The Student News Site of The Webb Schools

Webb Canyon Chronicle

The Student News Site of The Webb Schools

Webb Canyon Chronicle

The Student News Site of The Webb Schools

Webb Canyon Chronicle

Lunar New Year community dinner brings a piece of “home” to Webb students

Doris Yuan (‘20) and Ashley Fu (‘20) come up with a delicious Lunar Year menu. Graphic courtesy of Cathy Wang

With the coronavirus raging in China, students from China are worried about the well-being and safety of their family and friends. Having a Lunar New Year dinner at Webb brought them a small piece of home during a stressful time. 

“For Chinese students, especially at this time, we are away from home,” said Ashley Fu (‘20), the president of the Chinese club. “I haven’t celebrated Chinese New Year with my family for four years, and I feel like having some sense of community and family around you is really important.” 

The menu featured Three-Cup Chicken, Vegetarian Mapo tofu, fried rice, vegetable dumplings, scallion pancakes, Chinese broccoli, and Tang Yuan ( (filled sesame rice balls in sweet soup)) as the desert. A fan-favorite seemed to be the Mapo Tofu, receiving praise from Ken Rosenfeld, Dean of Student Life, and various students around campus. 

“[The community dinner] was honestly really good,” said Aidan Helgeson (‘23). “It was one of the better community dinners we’ve had all year. I’ve never really experienced [Lunar New Year] before so I thought it was really interesting.”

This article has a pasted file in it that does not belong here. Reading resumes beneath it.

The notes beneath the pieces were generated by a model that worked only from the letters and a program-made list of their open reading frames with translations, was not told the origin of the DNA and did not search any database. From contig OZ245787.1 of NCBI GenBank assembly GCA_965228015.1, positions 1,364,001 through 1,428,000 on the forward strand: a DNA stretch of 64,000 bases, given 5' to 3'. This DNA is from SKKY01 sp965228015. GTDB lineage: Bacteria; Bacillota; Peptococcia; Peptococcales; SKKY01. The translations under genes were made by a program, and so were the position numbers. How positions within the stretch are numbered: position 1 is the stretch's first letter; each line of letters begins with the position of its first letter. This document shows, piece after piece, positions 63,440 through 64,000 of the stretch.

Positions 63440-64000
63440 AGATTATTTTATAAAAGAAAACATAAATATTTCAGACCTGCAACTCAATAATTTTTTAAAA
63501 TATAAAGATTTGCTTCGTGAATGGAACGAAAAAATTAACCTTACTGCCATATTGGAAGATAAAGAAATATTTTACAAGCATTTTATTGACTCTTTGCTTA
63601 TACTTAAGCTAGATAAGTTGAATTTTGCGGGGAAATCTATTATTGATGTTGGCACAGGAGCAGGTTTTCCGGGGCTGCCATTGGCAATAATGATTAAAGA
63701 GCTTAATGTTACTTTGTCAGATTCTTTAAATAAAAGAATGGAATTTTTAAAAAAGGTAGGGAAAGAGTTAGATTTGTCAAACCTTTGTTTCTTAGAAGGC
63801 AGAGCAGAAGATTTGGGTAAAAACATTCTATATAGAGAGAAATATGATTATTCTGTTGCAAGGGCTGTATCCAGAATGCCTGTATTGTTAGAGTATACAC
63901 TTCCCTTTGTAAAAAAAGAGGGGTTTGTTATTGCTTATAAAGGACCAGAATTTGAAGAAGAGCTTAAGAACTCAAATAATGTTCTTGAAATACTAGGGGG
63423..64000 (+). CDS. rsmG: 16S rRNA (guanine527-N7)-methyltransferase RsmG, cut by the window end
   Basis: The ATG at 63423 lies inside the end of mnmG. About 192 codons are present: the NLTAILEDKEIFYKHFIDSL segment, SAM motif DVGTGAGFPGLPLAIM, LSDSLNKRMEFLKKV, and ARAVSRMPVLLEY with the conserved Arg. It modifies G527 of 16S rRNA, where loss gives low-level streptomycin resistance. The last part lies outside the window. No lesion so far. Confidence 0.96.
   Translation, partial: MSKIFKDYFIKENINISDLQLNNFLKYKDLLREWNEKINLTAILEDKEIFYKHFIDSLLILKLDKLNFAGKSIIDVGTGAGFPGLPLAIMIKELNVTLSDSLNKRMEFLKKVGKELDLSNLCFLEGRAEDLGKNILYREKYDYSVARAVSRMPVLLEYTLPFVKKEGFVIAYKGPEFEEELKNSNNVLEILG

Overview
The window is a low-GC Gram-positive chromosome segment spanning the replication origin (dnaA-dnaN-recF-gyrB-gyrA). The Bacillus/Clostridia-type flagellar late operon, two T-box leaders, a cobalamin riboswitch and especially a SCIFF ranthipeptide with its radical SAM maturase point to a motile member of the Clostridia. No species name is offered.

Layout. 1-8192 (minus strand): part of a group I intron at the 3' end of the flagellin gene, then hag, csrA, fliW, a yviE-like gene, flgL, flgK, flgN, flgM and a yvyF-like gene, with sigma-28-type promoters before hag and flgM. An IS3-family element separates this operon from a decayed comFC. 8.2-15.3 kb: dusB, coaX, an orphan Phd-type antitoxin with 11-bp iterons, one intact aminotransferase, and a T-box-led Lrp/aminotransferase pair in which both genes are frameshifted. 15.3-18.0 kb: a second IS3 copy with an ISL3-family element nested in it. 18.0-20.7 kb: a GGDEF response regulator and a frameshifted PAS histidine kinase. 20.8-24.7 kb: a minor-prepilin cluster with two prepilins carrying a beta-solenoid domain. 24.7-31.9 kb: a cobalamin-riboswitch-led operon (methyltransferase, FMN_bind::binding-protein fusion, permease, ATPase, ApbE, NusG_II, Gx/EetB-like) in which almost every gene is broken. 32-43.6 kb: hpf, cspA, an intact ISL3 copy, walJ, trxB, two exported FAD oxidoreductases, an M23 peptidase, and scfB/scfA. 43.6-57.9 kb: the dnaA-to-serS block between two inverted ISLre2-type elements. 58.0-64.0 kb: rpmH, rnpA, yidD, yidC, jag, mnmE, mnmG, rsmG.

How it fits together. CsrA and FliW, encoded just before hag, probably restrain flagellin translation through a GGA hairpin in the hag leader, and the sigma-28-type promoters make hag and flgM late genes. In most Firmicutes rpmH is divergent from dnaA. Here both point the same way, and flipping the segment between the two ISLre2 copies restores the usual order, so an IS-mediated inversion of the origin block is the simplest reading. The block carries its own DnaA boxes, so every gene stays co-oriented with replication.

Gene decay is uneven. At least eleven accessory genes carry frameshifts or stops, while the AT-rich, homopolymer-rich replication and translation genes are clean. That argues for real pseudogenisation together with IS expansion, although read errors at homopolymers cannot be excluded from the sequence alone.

The Lunar New Year dinner is a long-standing tradition at Webb. This year represents the 8th time that Webb has hosted this celebration, and each year, Webb students along with the dining hall staff work to bring the community together in celebration of the new year. 

Webb also hosted four WLSA students from Shanghai, China. They arrived during their winter break, which fell during the Lunar New Year celebration. Having this dinner allowed them to have a celebration that they would normally have at home in China.

“The food was good. I’m impressed that an American high school is capable of organizing such a large-scale event to celebrate Lunar New Year,” said Iris Dong, an exchange student from World Leading Schools Association Fudan Academy. 

“I think the food is quite delicious, and it was very similar to what I ate in China,” said Fitz Chen, another exchange student. “[The Lunar New Year community dinner] was a really special experience because it was my first time experiencing this kind of environment.”

Students at Webb are always welcome to work with the dining hall in planning special menus for various events and celebrations. 

“We definitely have a very open approach where if a student says ‘Hey, we really want to celebrate…can we do that with a community dinner?’ I always say ‘Come talk to me about what you have in mind…’ The problem is a lot of the time, the student has a great idea but doesn’t do the follow-through,” said Mr. Rosenfeld. 

Ashley shared her experience working with the dining hall staff.

“The dining hall is working really hard to take advice from everyone,” said Ashley. “They would go to 99 Ranch to get genuine ingredients for you. Don’t be scared of the dining hall staff, they are really nice people. Just work with them and Mr. Rosenfeld.”